Documentary Feature (WINNER)
Summer of Soul is rated by both general audiences and the critical community as the best movie, not just among the group of documentaries (it won the Oscar – see FLEE, the only other reviewed documentary from this year), but across all thirty-eight nominated films this year. Although I’m not quite prepared to put it at the absolute top – at least not yet – I will say that this is a must-see movie. Even if you are not a fan of documentary films, if you have any affection for the music of the late 60s, you will want to watch Summer of Soul. And even if you aren’t a fan of my generation’s music, you might enjoy watching this entertaining, and educational movie.
The movie is a labor of love from Questlove, or, as he is officially known, Amir Thompson. Questlove is an accomplished musician and writer in his own right, with a discography including rap, soul, and jazz. He also founded the band Roots and he and that group are the studio band for Jimmy Fallon’s Tonight Show. Questlove has voiced characters in animated films and collaborated with Michelle Obama on a book. Summer of Soul is, however, his debut as a feature film director but if this is any indication of his filmmaking talents, it won’t be his last cinematic effort.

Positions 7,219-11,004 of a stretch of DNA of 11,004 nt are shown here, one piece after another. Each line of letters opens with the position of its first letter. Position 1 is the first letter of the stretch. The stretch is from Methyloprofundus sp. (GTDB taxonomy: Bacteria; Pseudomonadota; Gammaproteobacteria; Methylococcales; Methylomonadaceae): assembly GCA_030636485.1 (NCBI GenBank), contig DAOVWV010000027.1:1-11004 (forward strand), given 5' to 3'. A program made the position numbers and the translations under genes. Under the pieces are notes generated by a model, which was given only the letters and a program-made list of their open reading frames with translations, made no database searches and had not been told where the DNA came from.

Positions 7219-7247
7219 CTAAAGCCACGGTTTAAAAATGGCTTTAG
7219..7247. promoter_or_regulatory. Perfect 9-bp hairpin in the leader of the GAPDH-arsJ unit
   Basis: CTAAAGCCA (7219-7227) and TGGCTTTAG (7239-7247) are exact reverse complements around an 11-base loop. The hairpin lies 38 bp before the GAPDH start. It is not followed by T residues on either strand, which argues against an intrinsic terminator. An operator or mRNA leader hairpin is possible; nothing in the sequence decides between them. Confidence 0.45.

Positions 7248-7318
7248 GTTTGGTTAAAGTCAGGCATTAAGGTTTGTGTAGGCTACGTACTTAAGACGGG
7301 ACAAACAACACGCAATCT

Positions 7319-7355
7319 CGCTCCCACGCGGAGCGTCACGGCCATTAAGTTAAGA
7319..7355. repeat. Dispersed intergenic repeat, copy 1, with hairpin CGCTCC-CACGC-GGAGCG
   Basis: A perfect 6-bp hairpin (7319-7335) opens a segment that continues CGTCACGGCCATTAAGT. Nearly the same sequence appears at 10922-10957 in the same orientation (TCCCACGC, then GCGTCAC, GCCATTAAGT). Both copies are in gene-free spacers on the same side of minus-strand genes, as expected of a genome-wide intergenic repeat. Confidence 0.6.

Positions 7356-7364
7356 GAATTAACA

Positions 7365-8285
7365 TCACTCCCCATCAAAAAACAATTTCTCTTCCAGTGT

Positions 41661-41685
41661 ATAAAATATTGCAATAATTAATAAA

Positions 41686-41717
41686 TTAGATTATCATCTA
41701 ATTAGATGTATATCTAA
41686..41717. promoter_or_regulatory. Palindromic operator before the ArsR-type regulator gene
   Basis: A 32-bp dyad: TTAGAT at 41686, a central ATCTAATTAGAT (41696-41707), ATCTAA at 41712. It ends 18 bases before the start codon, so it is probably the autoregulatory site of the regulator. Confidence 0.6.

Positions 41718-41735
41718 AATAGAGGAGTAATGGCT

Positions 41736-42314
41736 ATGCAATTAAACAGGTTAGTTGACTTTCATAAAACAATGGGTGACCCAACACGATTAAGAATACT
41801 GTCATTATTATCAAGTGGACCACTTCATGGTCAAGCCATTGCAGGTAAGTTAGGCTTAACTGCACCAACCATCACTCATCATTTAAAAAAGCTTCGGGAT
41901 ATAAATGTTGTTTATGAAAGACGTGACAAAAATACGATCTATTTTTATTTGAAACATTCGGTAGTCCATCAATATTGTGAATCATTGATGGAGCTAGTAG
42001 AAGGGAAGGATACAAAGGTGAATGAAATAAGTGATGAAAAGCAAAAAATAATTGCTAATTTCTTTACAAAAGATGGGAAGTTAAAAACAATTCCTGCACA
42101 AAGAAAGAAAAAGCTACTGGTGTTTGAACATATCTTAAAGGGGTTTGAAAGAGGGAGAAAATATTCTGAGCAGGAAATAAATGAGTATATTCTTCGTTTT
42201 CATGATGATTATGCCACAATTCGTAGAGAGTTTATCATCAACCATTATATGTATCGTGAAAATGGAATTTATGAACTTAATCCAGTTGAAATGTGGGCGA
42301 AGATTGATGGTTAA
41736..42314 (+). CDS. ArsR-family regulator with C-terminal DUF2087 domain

But let’s get a few things straight – Questlove didn’t film most of this movie; in fact, he wasn’t born until two years after the events in this movie. Instead, the great bulk of the film was actually found footage – some 40 hours of film that had been sitting in the basement of Hal Tulchin. Tulchin had been the person responsible for recording the six concerts of the 1969 Harlem Cultural Festival, which took place over six Sundays that summer in a relatively small park (then known as Mount Morris Park, now Marcus Garvey Park) in the middle of Harlem, New York City. For at least part of the series, the Black Panthers provided the security as the New York City Police weren’t eager to be in attendance. The concerts were free, sponsored by Maxwell House Coffee and put on by local organizer and lounge singer Tony Lawrence who worked with the New York City parks department and Mayor John V. Lindsay to put on the series. Each week covered a different kind of music ranging from Soul to Gospel to Blues, Caribbean and Jazz. And, apparently, each week the park bulged with local patrons for a total attendance estimated at more than 300,000.
For a while, the concert was promoted as the Black Woodstock, mimicking the more famous concert that was held just one weekend in a town 100 miles upstate that same summer. But Black Woodstock, like so many beautiful things in black culture, did not resonate with the world like the hippy-fest further north. Although the concert was featured in a brief broadcast on a local TV station, Tulchin tried for years to turn his film footage into a concert video, but no-one thought it was worth the effort…until Questlove found it after nearly fifty years. Frankly, it is amazing that the video and sound recordings have survived as well as they did.